Many of the more controversial proposals were nestled in a document called "Reducing the Deficit in a Smart and Balanced Way". Here, the White House proposes, among other things, several items to purportedly lower drug costs, including: 1) authorizing the Federal Trade Commission to stop companies from entering into certain "pay-for-delay" agreements (see below) and 2) beginning in 2014, to reduce biologic product exclusivity from 12 years to 7 years and prohibit additional periods of exclusivity for minor changes to product formulations. These two items could open up some unanticipated debate regarding the White House's budget.

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April 3, 2013

UK's NICE To Have the Crucial Role in the Value-Based Pricing of Medicines from 2014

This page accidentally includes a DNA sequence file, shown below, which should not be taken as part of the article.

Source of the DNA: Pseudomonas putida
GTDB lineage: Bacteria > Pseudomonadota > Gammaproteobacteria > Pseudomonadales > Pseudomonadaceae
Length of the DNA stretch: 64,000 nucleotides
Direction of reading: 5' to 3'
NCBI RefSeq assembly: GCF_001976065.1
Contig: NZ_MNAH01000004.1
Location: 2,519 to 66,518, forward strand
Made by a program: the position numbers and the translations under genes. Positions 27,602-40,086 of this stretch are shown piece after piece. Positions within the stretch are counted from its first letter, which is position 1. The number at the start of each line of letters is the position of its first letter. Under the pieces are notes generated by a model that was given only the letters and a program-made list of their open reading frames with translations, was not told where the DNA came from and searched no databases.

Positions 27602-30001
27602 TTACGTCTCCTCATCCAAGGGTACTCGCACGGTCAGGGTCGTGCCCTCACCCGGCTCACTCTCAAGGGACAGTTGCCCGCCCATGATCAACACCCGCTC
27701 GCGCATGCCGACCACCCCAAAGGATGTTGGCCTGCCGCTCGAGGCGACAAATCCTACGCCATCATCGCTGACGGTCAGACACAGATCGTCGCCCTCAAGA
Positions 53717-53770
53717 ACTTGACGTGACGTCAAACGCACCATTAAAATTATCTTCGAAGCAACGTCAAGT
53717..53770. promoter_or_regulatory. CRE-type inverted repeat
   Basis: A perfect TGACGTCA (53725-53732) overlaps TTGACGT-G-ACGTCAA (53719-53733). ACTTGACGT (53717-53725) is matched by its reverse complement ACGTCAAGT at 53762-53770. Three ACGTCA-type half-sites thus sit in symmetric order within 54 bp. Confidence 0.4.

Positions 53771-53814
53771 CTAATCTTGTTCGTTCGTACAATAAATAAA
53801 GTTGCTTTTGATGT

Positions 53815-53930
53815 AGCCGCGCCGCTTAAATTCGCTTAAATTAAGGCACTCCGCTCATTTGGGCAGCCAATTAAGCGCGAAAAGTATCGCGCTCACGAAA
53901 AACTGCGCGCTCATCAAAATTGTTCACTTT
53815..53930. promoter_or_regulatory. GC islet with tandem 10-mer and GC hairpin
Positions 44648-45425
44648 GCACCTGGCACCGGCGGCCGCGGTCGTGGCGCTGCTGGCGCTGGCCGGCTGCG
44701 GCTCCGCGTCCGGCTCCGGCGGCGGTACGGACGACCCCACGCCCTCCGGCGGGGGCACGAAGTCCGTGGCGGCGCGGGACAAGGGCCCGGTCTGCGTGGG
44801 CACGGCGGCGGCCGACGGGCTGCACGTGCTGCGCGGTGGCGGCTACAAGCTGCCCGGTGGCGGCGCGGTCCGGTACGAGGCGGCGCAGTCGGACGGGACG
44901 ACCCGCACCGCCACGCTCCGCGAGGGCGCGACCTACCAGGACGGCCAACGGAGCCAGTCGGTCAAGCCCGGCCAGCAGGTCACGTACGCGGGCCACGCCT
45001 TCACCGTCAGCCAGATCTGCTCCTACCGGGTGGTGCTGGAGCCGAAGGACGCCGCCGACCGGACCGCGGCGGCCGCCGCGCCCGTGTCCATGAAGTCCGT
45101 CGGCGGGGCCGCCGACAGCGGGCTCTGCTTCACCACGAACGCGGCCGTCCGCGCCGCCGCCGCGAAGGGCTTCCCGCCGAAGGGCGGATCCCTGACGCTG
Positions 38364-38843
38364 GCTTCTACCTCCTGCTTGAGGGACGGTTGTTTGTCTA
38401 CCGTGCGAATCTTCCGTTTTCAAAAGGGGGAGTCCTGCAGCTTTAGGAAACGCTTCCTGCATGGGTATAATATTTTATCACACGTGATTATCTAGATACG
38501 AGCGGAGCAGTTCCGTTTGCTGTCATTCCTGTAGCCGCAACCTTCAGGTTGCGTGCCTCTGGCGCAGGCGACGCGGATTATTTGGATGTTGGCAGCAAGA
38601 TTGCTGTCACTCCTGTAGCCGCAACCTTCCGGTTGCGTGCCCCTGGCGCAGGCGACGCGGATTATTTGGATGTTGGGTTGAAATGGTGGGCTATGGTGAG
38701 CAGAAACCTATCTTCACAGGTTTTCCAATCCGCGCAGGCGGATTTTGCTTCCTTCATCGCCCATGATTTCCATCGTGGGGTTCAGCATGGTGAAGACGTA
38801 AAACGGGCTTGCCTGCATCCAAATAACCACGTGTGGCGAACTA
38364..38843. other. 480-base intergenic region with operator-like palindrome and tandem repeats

Bristish Notes.pngThe United Kingdom's ("UK's") method of controlling the prices its Department of Health pays for innovative medicines has been, up until now, the Pharmaceutical Price Regulation Scheme ("PPRS"). The PPRS has been a voluntary scheme run over many years between the Department of Health and the branded pharmaceutical industry represented by the Association of the British Pharmaceutical Industry ("ABPI"). Its objective was to deliver the provision of safe and effective medicines at reasonable prices to the National Health Service ("NHS") while promoting innovation, the rapid uptake of new clinically and cost effective medicines, and in a sustainable manner.